Part I

Part II

Part III

Part I V


  Emergence Symbolism         Profiles & Links




New Light on Life's Cycles & Initiations


Part One



The Emergence of Consciousness


To the Hopi the labyrinth speaks of successive rebirths or emergings from one world to the next. Similar to the Hopi myth, the Genesis garden is a place of mandalic containment. Labyrinth and garden both tell the story of how consciousness emerges from an original undifferentiated or unconscious state of awareness. Eden is a place (or state of mind) in which those who dwell there are comfortably but unconsciously contained. Expulsion from the garden results in the psychological state of alienation. In alienation, the inner landscape changes from garden to wilderness--from mandala to meander--from protection to exposure, from belonging to estrangement.

As with God’s first children, so each new stage in the development of consciousness begins with some sort of a rude awakening. The wakeup call is from wherever we have been living in a state of minimal challenge. Emergence from a primal state that is largely unconscious takes place as a person develops the kind of ego strength that invests life with purpose and meaning. The human psyche is so structured that each stage of life has a diminishing reserve of the energy and enthusiasm by which it has been empowered. Just as when the nine months of human gestation are up, so when it is time to make an inner move, there are signs that announce the impending necessity for an enlarged field of movement.

At critical stages of life, when the sands of meaning and purpose are running out, images of restrictive containment often impinge upon the mind. Then it may happen that the wisdom of the psyche, albeit unconsciously, takes over to self-create alienation situations. Disruptive to life as this may be, it is necessary if a life is to be re-energized and an enthusiasm for life re-kindled. At life’s major turning points, the need is to connect with other facets of who we are. Our limited self-identity needs to be enlarged. Towards this end the symbolism of the labyrinth engenders understanding concerning the structure of the human psyche and how its dynamics work for wholeness. It is interesting that Frank Waters, in his Book of Hopi, points out that the Hopi myth of the Emergence is expressed in their labyrinth pattern which is their symbol for Mother Earth. She is the ground from which life emerges and from which successive births into succeeding worlds take place.

In the original, undifferentiated, unconscious Edenic state, human beings were so identified with the whole as to not know apartness from their primal maternal womb. Similar to the innocence of the instinctual, lower animal kingdom, a newborn infant knows neither separateness nor nakedness. Cast out of Eden, the sense of I-ness and separateness is forced to develop. Separation and differentiation are the way human beings become conscious.

But the process of separation is a two-edged sword which causes the human child, as its ego develops, to alternate between inflated feelings of self-importance and deflated feelings of insignificance. Both extremes lead to a sense of alienation. Alienation, it turns out, is the price paid for coming to know that one knows. But God must pay a price, too, as do loving parents who sometimes are called upon to bail out their children, or sacrificially help shoulder some burden of responsibility. In this way God (or a loving parent) stands in the gap and sets the stage for the return--the metanoia--that is the turning back towards the light. This is the U-turn of a life, and must wait until the return can begin as a knowing rather than unknowing part of the whole, and when the one making the return has experienced what it is to have been lost but now found; and what it is to have been redeemed by a love and forgiveness that are infinite and unconditional. It is, of course, the story of the Prodigal Son, and which each of us is.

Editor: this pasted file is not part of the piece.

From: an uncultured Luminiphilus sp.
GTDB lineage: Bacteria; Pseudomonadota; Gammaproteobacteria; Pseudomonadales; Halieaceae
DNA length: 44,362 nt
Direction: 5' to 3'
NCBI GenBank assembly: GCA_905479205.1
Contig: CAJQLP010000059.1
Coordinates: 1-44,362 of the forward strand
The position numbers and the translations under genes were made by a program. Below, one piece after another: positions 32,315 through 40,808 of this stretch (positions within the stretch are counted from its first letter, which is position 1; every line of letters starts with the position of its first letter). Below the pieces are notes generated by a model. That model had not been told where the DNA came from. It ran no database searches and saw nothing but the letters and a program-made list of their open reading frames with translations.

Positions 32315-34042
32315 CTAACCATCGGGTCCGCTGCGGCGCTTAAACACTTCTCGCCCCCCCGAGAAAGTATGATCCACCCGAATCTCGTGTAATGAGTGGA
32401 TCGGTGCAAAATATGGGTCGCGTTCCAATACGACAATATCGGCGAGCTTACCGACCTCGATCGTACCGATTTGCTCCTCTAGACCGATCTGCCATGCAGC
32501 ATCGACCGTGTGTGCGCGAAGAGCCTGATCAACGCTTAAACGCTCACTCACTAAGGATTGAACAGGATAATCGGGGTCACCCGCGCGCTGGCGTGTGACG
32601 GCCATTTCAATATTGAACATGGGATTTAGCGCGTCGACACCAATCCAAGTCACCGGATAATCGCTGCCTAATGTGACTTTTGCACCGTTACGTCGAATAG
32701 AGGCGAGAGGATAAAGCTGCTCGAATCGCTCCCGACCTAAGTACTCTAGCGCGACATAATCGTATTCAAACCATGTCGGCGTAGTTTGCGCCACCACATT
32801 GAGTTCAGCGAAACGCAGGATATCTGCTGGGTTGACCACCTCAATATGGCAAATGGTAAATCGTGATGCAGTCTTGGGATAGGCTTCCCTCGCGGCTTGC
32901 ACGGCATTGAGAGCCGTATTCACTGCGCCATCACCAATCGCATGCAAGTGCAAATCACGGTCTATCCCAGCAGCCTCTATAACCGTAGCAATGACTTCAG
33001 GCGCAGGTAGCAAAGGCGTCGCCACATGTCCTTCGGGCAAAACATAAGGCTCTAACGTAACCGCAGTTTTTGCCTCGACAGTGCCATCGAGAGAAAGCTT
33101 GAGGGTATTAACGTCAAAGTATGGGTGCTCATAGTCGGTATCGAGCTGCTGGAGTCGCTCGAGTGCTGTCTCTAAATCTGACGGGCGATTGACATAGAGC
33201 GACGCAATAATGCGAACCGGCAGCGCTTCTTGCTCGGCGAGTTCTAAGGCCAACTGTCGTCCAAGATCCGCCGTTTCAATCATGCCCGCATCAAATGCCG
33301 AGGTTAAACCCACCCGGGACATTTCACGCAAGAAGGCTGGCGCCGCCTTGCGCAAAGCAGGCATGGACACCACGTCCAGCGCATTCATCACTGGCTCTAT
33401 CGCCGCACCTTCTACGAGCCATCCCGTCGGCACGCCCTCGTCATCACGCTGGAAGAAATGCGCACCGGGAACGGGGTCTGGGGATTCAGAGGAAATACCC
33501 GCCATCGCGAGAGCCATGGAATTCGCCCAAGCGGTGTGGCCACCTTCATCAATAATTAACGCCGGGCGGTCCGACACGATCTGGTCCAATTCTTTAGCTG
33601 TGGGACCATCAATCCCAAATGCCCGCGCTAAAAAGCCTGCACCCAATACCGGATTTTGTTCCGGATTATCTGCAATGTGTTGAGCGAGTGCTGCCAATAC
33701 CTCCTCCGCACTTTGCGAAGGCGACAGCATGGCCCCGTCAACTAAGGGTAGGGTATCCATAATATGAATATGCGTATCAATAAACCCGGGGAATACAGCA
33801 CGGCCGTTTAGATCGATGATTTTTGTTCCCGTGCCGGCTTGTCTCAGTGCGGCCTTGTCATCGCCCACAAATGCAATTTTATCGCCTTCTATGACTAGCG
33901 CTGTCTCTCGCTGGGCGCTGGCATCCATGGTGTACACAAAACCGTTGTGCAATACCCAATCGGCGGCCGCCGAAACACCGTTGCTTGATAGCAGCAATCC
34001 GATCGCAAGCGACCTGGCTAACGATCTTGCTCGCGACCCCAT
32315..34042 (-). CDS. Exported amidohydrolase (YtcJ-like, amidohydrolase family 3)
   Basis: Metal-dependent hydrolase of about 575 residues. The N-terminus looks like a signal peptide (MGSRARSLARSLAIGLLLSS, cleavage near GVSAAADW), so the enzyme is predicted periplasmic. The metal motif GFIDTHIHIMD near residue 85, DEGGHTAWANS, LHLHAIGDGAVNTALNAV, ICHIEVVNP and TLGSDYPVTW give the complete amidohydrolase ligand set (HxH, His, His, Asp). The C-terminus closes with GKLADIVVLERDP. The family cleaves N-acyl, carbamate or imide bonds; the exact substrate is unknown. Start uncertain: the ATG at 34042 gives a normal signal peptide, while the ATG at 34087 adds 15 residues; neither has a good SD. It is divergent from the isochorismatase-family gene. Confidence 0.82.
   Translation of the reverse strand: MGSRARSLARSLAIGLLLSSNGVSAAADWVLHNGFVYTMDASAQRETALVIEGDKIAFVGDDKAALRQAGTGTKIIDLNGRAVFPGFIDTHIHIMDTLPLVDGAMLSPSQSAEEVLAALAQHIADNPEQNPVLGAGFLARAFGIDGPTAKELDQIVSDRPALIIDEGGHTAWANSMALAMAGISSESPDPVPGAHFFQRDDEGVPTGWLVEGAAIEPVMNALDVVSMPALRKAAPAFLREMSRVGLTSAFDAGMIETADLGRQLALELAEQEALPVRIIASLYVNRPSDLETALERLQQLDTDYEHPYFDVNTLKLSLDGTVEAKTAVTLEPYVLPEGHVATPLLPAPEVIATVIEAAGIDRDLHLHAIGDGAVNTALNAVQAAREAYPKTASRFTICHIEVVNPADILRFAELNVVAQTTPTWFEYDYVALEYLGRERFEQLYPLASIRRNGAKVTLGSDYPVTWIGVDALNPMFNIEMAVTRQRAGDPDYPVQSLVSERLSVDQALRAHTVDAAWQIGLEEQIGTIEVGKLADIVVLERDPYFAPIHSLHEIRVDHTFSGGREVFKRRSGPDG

The More Perilous Path

When garden and labyrinth are understood as the fertile grounds out of which consciousness emerges, expulsion or emergence from there, and what can be an ensuing sense of alienation, can drive a person into new territories, new experiences, and new responsibilities. An alienation experience is a wake up call to reassess one’s life: Where have I come from? Where am I now? Where am I headed? A life crisis brings choices into focus and becomes an opportunity for re-visioning life. But if the opportunity is ignored or refused, then fate takes over, and, as Morton Kelsey has pointed out, it become “the way of unknowingly choosing the more perilous path—that of the unexamined life.”

Fearing the pain and responsibility of consciousness, we bring upon ourselves the very thing we fear in that the unconscious takes matters into its own hands. This subjective experience of being enacted upon by the contents of our own unconscious is referred to in the Judaic-Christians scriptures as “the wrath of God” and is an example of how we tend to create God in our own image rather than allowing it to be the other way around. About the consequences of not dealing with the unconscious consciously Kelsey writes:

Many people today simple try to shut off any contact with the world of the deeper psyche or soul, with the result that they are plagued by numerous anxieties and compulsions, phobias and irrationalities, which the modern church does not even try to understand much less treat. When these tensions become great enough—although the person may not even be aware of them—they break through and are expressed in the body in some form of physical illness. The results of not dealing with the unconscious are numerous and damaging, if not disastrous.

Kelsey concludes that perhaps the only thing more dangerous than dealing with this other dimension of our reality is not to deal with it. (Encounter with God Bethany Fellowship, Inc, Minneapolis, 1972, p 157)